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Linear Elastic Materials

A linear elastic material is a mathematical model used to analyze the deformation of solid bodies. It is useful to compute the relation between the forces applied on the object and the corresponding change in shape. In other terms, it relates the stresses and the strains in the material.

For a deformation process to be considered linear and elastic, the following conditions must be met:

  • The deformations, in terms of the material strains, are small.
  • When the loads are removed, the material naturally returns to its original, undeformed shape. In other words, the material stress level doesn’t reach the yield strength limit.
  • The magnitude of the deformations are proportional to the applied loads.

A linear elastic material can be seen as the generalization of Hooke’s law for a spring:

$$ F = Ku \tag{1}$$


  • \(F\) is the tensile force applied to the spring,
  • \(u\) is the resulting elongation of the spring, and
  • \(K\) is the stiffness constant, a property of the spring dictated by the material and geometry.

In order to get rid of the geometry dependency of the stiffness, for the sake of generalization, the relation between force and deformation is expressed in terms of stress and strain:

$$ \sigma = \frac{F}{A} \tag{2}$$

$$ \varepsilon = \frac{u}{L} \tag{3}$$


  • \(\sigma\) is the normal stress on the prismatic object under tensile load: force per unit area,
  • \(\varepsilon\) is the strain in the material: deformation per unit length,
  • \(A\) is the constant cross-section area of the object, perpendicular to the load, and
  • \(L\) is the length of the object in the direction of the load and deformation.

By using these terms, the one-dimensional linear elastic relation can be expressed as:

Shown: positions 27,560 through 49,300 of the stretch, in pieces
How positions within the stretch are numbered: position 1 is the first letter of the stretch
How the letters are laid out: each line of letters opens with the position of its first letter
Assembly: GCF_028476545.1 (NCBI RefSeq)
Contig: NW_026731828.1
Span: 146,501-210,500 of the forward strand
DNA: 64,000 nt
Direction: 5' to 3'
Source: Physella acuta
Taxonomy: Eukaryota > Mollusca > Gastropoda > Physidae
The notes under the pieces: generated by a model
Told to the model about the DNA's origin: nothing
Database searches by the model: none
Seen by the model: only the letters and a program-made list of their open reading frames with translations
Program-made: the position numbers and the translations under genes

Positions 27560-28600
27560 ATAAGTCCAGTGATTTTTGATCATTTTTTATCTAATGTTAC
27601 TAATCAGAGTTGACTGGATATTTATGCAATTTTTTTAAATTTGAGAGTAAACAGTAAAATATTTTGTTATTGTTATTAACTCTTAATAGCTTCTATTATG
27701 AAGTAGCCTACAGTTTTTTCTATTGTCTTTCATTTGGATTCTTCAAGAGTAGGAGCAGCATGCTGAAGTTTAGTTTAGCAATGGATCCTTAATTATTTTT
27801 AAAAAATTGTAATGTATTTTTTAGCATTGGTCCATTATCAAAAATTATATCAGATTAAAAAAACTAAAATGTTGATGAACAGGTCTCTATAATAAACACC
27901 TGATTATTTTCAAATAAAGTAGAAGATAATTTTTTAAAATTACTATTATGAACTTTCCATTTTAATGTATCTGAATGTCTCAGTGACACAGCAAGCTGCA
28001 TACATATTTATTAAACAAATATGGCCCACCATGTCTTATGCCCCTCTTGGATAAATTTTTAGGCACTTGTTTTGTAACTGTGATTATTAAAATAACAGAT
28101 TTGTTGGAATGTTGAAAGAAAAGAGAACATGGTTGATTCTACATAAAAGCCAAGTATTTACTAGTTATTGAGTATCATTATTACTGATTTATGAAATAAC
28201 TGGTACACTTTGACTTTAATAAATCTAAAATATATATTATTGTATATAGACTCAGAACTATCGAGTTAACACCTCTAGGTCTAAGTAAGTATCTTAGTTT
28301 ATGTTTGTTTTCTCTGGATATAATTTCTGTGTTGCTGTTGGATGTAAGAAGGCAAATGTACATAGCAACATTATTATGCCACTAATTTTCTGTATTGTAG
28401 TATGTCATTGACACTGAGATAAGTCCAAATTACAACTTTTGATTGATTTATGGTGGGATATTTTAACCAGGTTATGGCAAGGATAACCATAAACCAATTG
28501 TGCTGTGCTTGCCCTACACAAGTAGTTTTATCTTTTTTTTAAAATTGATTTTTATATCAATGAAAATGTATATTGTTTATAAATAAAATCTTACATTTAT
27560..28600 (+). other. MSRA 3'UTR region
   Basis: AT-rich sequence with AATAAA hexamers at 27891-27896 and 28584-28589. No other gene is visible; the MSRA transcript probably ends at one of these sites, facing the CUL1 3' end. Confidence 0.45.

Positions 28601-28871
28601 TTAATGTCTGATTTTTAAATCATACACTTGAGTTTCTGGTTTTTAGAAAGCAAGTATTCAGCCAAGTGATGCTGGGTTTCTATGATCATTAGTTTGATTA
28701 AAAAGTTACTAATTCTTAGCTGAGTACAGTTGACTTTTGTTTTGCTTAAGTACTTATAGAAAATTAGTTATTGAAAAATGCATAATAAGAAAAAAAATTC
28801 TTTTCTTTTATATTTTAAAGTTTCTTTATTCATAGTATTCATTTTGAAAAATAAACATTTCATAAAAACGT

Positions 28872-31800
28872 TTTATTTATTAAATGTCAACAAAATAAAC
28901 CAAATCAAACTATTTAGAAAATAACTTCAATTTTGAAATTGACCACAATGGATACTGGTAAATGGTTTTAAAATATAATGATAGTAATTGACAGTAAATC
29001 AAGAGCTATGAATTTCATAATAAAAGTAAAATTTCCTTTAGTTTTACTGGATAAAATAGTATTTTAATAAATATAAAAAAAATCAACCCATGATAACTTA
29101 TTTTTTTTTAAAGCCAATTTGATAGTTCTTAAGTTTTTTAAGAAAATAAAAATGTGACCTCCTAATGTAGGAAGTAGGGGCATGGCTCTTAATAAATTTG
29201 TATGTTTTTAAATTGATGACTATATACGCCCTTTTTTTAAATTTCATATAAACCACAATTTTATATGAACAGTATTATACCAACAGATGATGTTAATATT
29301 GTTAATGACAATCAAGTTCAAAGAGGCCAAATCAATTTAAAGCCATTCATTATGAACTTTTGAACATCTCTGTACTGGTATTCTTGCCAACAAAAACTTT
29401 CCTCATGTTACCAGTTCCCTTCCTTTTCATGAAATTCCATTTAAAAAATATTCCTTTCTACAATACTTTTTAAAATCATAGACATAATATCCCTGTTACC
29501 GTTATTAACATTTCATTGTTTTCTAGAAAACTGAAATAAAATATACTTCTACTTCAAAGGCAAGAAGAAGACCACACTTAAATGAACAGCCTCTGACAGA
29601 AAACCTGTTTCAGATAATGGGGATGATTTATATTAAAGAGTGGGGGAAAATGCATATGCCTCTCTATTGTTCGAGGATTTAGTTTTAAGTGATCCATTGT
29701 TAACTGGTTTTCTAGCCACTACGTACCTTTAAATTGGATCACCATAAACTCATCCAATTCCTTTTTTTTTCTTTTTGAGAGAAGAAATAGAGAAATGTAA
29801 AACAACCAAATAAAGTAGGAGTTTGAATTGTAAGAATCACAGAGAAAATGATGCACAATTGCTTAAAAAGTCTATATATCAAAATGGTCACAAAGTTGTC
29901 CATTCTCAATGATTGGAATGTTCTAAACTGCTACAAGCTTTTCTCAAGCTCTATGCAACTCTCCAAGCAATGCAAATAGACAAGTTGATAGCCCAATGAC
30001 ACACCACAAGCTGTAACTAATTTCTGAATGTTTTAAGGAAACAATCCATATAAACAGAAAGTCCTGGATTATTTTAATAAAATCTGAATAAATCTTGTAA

$$ \sigma = E \varepsilon \tag{4}$$

where \(E\) is the Young’s modulus of the material, the proportional relation between stress and strain:

linear elastic material stress strain curve
Figure 1: Stress-strain curve of a linear elastic material

Linear Elastic Materials in Three Dimensions

In the general case of a solid object subject to loads in multiple directions in space, the one-dimensional relation presented above is no longer sufficient to describe the deformations. In three dimensions, stress and strain are expressed as tensor quantities:

$$ \sigma = \begin{bmatrix} \sigma_{xx} & \tau_{xy} & \tau_{xz} \\ \tau_{yx} & \sigma_{yy} & \tau_{yz} \\ \tau_{zx}& \tau_{zy} & \sigma_{zz} \end{bmatrix} \tag{5} $$

$$ \varepsilon = \begin{bmatrix} \varepsilon_{xx} & \frac{1}{2}\gamma_{xy} & \frac{1}{2}\gamma_{xy} \\ \frac{1}{2}\gamma_{yx} & \varepsilon_{yy} & \frac{1}{2}\gamma_{yz} \\ \frac{1}{2}\gamma_{zx} & \frac{1}{2}\gamma_{zy} & \varepsilon_{yy} \end{bmatrix} = \frac{1}{2}(\nabla_X u + \nabla_X u^T) \tag{6} $$

Where \(\nabla_X\) is the gradient operator computed in the undeformed configuration and \(u\) is the vector of deformations in the material:

$$ u = \begin{bmatrix} u_x \\ u_y \\ u_z \end{bmatrix} \tag{7} $$

The general form of the stress-strain relation can be written as:

$$ \sigma = \frac{E}{1+\nu} \Big( \varepsilon + \frac{\nu}{1 – 2\nu} Tr(\varepsilon) I \Big) \tag{8}$$

Or solved for the strain:

$$ \varepsilon = \frac{1 + \nu}{E} \Big( \sigma – \frac{\nu}{1 + \nu} Tr(\sigma) I \Big) \tag{9}$$

where \(\nu\) is the Poisson’s ratio, which relates normal stresses with deformations in the perpendicular directions. Here, it is assumed that the material is isotropic and homogeneous, which means that the material properties such as \(E\) and \(\nu\) are constants with respect to position and orientation.

Workbench Setup

For the application of a linear elastic material in a structural simulation, the following set of parameters must be specified:

In the Workbench, go to Materials, confirm the Material behavior to Linear Elastic, set the successive parameters and assign them to a volume:

linear elastic material workbench setup
Figure 2: Material parameters window for a linear elastic model being set up for a structural simulation in SimScale

Beyond Linear Elastic Materials

For most of the structural analysis involving metals such as steel and aluminum, if the stresses are below yield strength, linear elastic material model shall be used. However, this model is incapable of truly describing the material behaviour, if the objective of the analysis is to study plasticity. In that case, use Elasto-plastic material model for the analysis. Additionally, there are also materials such as rubbers and elastomers for which the relationship between stress and strain is nonlinear while deforming elastically. For such materials, Hyperelastic material model is the most appropriate choice.

Tutorial: Stress Analysis of a Crane

Validation Case: Design Analysis of a Spherical Pressure Vessel

Last updated: December 1st, 2020

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